1. ## Last 3 (Calculus)

Three more and we're done...
As always, help much appreciated.

2. ## Re: Last 3 (Calculus)

I don't understand (1) and (2).

(3): see screenshot below.

3. ## Re: Last 3 (Calculus)

I don't understand it either. <img src=/S/confused.gif border=0 alt=confused width=15 height=20>

But here is some additional information from my daughter:

4. ## Re: Last 3 (Calculus)

My work is attached.
Q1 is Even since it is symmetrical about the X axis. [f(x) = f(-x)]

Other than the plot one could go through the rigamarole of showing that:

|x| - (x)2 +1 = |-x| + (-x)^2 + 1 ....

Q2 I would say is also even but it must be thought as a function of Y not X (it is not a function of X)
3x = |y|
becomes
x = |y| / 3
f(y) = |y| / 3

It is thus even since
f(y) = f(-y)
|y| / 3 = |-y| / 3

Steve

5. ## Re: Last 3 (Calculus)

Hans / Steve:

Thank you once again. None of this makes much sense to me <img src=/S/igiveup.gif border=0 alt=igiveup width=31 height=23>, but I'm sure there's plenty here for my daughter (Tricky-ette) <img src=/S/thankyou.gif border=0 alt=thankyou width=40 height=15> to work with. She needs to set up her own lounge account. Or find herself a "math board"! <img src=/S/smile.gif border=0 alt=smile width=15 height=15>

6. ## Re: Last 3 (Calculus)

An even function is just one that is symmetric about the y-axis (y= x^2 is a simple example). Whether the X is positive or negative the y-value is the same.

An odd function is one like y= x^3. They are not symmetrical about the y-Axis, but essentially are identical if rotated 180 degrees.

Most functions are neither...

Steve

7. ## Re: Last 3 (Calculus)

> Q2 I would say is also even but it must be thought as a function of Y not X (it is not a function of X)

I'm guessing that's the reason for the question specifying that it's a relation, not necessarily (and in this case, simply "not") a function. It is therefore, as you show, an even relation... or simply "even".

Alan

8. ## Re: Last 3 (Calculus)

Having done my share of physics teaching, I think I can see where this is all heading. I'm guessing that this mixture of material relating to absolute values and odd/ even functions/ relations is all geared towards illustrating the difference between distance and displacement. Hopefully the attached will help to clarify what's going on.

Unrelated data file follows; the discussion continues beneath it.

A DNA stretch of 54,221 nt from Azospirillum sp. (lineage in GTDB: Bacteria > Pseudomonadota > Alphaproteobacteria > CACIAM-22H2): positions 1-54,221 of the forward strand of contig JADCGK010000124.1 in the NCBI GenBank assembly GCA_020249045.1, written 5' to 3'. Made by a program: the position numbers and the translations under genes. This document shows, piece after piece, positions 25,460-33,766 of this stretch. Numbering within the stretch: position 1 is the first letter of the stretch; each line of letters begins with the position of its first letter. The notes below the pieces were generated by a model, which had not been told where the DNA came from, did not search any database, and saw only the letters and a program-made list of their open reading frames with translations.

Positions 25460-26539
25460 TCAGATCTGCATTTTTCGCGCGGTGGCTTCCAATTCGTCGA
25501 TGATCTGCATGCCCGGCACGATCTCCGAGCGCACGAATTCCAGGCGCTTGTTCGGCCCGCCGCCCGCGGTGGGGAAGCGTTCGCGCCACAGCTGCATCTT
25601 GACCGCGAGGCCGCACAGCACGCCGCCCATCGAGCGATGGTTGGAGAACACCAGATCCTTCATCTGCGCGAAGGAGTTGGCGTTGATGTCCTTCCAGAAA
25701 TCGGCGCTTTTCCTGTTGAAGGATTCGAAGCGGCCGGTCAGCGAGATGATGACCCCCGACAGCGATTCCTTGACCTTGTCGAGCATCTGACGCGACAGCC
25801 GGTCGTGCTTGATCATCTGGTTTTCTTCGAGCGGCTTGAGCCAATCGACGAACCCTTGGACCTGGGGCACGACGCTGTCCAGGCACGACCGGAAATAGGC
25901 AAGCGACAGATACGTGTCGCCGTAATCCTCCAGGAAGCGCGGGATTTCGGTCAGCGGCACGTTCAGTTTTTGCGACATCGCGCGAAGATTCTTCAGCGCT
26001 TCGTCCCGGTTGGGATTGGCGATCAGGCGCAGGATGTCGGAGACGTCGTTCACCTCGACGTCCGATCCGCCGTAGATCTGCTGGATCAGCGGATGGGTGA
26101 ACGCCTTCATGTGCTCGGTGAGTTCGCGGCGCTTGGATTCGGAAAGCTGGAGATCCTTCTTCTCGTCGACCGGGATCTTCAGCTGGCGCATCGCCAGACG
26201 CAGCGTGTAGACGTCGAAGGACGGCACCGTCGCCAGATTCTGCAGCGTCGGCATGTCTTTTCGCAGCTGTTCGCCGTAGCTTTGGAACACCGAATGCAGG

I've plotted your Q3 equation for velocity, together with a very similar function. The shaded area between the curve and the horizontal axis is the displacement over the 15 second interval. This can be evaluated using the integral that Hans provided. It also happens to be equal to the distance covered, which is what the question asks.

Now consider the very similar function below. Here we have areas both above and below the horizontal axis. Hans's integral, applied to this function, would again give the displacement over the 15 second interval. But it would NOT give the total distance covered. Why? Because the areas below the axis are negative displacements i.e. they represent motion back towards the starting point, as indicated by a negative velocity. To get the total distance travelled, one must sum the absolute values of all areas between the curve and the horizontal axis. This will mean finding the values at which the velocity curve crosses the axis and solving the integral between each pair of points. Then summing the absolute values of all the integrals involved.

Alan

9. ## Re: Last 3 (Calculus)

I should really add here, that if the function is easily visualized graphically, like the ones in the examples, and if it is only needed to calculate the distance (not the displacement) then a simpler method may be evident. For instance:

f(x) = 3 + 7cos(x)
= {7 + 7cos(x)} - 4

The first two terms constitute a function entirely on or above the x-axis, so the absolute values of all areas involved will be given by a single integral. The third term gives a very simple negative integral, whose absolute value is easily calculated.

Alan

10. ## Re: Last 3 (Calculus)

In regards to Q3, tricky-ette was curious why calculus was needed to find a solution. Though her "back-of-envelope' math proved to be incorrect, she was certain that she could solve the problem using basic trig. So, she concluded that the teacher was looking for something more than just the answer.

I've printed your additional comments and examples [and placed it by her books] and I know she will be enlightened and fascinated; as for me, there's no hope. I'm just a big fan of money-math!! <img src=/S/money.gif border=0 alt=money width=17 height=15>

<img src=/S/thankyou.gif border=0 alt=thankyou width=40 height=15> <img src=/S/cheers.gif border=0 alt=cheers width=30 height=16>

11. ## Re: Last 3 (Calculus)

> I'm just a big fan of money-math!!

OK, you show me how to solve all my money problems and I'll show you how to solve all your physics problems!
Good deal IMO <img src=/S/grin.gif border=0 alt=grin width=15 height=15>

Alan

12. ## Re: Last 3 (Calculus)

The reason her simple solution failed is that a d=v*t formula only works for a constant v, or an appropriate average v, correctly calculated over the particular interval. The latter needs to be an average speed, not velocity, since we're wanting distance not displacement. It's simplest to use the method shown.

Alan

These links might help in explaining the concepts:
Distance and Displacement
Speed and Velocity

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